* Accepted by ICASSP 2020 

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Hybrid Autoregressive Transducer (hat)

Mar 12, 2020
Ehsan Variani, David Rybach, Cyril Allauzen, Michael Riley

This paper proposes and evaluates the hybrid autoregressive transducer (HAT) model, a time-synchronous encoderdecoder model that preserves the modularity of conventional automatic speech recognition systems. The HAT model provides a way to measure the quality of the internal language model that can be used to decide whether inference with an external language model is beneficial or not. This article also presents a finite context version of the HAT model that addresses the exposure bias problem and significantly simplifies the overall training and inference. We evaluate our proposed model on a large-scale voice search task. Our experiments show significant improvements in WER compared to the state-of-the-art approaches.


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Learning To Detect Keyword Parts And Whole By Smoothed Max Pooling

Jan 25, 2020
Hyun-Jin Park, Patrick Violette, Niranjan Subrahmanya

We propose smoothed max pooling loss and its application to keyword spotting systems. The proposed approach jointly trains an encoder (to detect keyword parts) and a decoder (to detect whole keyword) in a semi-supervised manner. The proposed new loss function allows training a model to detect parts and whole of a keyword, without strictly depending on frame-level labeling from LVCSR (Large vocabulary continuous speech recognition), making further optimization possible. The proposed system outperforms the baseline keyword spotting model in [1] due to increased optimizability. Further, it can be more easily adapted for on-device learning applications due to reduced dependency on LVCSR.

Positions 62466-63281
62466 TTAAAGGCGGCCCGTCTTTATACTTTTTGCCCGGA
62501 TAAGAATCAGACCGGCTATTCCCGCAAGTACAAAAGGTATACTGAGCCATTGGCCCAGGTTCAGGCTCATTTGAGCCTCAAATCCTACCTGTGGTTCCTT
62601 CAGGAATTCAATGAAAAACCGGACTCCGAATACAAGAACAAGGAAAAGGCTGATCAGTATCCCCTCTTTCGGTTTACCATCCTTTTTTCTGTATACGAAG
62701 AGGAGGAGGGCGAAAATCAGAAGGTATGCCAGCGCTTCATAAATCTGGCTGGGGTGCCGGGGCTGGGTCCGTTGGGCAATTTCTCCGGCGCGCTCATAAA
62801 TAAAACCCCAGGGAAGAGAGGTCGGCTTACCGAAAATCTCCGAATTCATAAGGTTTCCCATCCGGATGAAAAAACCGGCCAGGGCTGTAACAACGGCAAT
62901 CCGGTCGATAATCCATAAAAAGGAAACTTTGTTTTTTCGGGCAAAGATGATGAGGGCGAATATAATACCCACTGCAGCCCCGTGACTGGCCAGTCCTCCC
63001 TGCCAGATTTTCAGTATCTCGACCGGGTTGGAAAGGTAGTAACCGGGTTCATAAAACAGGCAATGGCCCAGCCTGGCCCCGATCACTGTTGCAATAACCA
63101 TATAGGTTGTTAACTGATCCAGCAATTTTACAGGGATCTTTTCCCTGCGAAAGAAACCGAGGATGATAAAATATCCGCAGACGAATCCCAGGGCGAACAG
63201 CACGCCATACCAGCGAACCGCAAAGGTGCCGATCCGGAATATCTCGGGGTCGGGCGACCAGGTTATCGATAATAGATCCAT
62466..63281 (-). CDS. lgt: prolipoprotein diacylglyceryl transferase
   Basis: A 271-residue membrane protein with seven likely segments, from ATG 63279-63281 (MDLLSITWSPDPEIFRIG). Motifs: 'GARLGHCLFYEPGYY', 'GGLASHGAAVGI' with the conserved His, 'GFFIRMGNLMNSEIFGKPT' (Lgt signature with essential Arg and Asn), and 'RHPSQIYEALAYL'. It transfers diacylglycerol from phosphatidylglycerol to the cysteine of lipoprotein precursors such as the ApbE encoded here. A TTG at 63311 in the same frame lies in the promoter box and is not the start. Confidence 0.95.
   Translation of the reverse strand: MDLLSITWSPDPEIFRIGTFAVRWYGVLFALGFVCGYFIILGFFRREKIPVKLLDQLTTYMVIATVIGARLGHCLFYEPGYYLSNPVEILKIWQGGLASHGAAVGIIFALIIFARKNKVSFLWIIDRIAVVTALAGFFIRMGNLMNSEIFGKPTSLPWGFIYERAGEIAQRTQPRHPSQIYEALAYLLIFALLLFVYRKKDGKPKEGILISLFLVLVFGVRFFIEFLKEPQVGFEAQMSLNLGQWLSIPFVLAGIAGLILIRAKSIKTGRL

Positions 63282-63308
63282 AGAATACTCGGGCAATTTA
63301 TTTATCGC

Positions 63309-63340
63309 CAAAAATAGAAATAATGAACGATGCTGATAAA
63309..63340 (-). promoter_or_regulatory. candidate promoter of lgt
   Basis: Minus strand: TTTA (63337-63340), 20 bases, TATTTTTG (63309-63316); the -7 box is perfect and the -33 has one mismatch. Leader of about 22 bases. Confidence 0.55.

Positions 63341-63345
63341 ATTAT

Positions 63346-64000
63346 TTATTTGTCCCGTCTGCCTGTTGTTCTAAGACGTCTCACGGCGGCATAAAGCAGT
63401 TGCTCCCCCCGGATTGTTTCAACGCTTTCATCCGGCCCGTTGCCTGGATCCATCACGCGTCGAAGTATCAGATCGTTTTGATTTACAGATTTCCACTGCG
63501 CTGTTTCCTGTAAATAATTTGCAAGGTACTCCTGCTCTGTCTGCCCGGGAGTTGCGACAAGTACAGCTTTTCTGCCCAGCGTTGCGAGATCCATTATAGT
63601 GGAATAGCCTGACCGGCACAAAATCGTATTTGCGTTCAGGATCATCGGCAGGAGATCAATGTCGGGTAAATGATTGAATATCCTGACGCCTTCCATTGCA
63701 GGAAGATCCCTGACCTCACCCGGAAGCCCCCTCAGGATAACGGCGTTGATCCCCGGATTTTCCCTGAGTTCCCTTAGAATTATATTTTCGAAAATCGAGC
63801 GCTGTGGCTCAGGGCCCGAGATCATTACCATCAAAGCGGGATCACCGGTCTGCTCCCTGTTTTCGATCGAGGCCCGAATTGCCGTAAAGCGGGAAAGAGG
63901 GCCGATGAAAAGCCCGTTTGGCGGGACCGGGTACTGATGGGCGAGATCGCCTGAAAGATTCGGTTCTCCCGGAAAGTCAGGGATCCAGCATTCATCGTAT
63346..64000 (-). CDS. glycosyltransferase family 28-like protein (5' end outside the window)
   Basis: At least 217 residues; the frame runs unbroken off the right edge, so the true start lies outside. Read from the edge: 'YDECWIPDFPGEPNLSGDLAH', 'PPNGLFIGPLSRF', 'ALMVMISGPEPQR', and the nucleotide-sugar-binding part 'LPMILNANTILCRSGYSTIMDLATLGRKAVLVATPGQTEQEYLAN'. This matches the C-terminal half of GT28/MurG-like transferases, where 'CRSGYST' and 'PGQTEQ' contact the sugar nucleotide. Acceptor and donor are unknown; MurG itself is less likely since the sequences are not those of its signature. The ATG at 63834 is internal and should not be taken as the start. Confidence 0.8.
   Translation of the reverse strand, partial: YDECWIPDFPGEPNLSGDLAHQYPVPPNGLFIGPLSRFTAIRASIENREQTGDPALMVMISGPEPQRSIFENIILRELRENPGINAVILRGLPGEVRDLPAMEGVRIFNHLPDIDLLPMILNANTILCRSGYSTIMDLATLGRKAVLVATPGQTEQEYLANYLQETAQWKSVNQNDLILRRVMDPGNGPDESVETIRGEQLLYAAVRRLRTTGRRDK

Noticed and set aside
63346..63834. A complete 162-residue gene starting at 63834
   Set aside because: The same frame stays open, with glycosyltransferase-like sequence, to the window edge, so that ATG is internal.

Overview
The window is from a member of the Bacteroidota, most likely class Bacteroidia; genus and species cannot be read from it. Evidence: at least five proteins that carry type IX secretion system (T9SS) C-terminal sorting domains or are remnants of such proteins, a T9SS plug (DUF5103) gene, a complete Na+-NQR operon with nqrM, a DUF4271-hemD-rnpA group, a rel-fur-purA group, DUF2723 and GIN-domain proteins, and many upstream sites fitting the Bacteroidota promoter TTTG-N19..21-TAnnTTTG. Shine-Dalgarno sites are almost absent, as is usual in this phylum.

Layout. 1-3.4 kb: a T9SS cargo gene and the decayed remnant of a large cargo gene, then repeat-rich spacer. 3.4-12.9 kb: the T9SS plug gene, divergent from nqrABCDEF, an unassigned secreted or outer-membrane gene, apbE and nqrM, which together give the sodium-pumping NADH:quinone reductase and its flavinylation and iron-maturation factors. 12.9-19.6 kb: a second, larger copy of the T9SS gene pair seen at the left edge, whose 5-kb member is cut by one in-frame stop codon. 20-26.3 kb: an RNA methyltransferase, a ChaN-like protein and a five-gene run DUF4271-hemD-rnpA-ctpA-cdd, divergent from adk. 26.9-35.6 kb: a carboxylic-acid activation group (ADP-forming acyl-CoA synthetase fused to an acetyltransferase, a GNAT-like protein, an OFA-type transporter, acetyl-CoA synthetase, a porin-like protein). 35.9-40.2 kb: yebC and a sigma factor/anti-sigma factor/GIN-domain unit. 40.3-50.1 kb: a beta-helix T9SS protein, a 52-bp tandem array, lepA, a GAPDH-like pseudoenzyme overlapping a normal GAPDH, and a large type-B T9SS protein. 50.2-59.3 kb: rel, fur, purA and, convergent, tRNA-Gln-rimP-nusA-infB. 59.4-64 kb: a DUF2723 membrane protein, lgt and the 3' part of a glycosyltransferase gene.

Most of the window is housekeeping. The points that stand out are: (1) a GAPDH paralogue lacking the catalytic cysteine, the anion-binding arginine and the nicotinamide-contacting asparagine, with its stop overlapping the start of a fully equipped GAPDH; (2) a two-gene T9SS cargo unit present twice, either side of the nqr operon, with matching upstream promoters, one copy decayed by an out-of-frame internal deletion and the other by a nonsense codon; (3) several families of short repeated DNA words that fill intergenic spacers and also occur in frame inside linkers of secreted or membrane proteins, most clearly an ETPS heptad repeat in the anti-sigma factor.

* Accepted in International Conference on Acoustics, Speech, and Signal Processing 2020 

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Acoustic Model Adaptation from Raw Waveforms with SincNet

Sep 30, 2019
Joachim Fainberg, Ondřej Klejch, Erfan Loweimi, Peter Bell, Steve Renals

Raw waveform acoustic modelling has recently gained interest due to neural networks' ability to learn feature extraction, and the potential for finding better representations for a given scenario than hand-crafted features. SincNet has been proposed to reduce the number of parameters required in raw-waveform modelling, by restricting the filter functions, rather than having to learn every tap of each filter. We study the adaptation of the SincNet filter parameters from adults' to children's speech, and show that the parameterisation of the SincNet layer is well suited for adaptation in practice: we can efficiently adapt with a very small number of parameters, producing error rates comparable to techniques using orders of magnitude more parameters.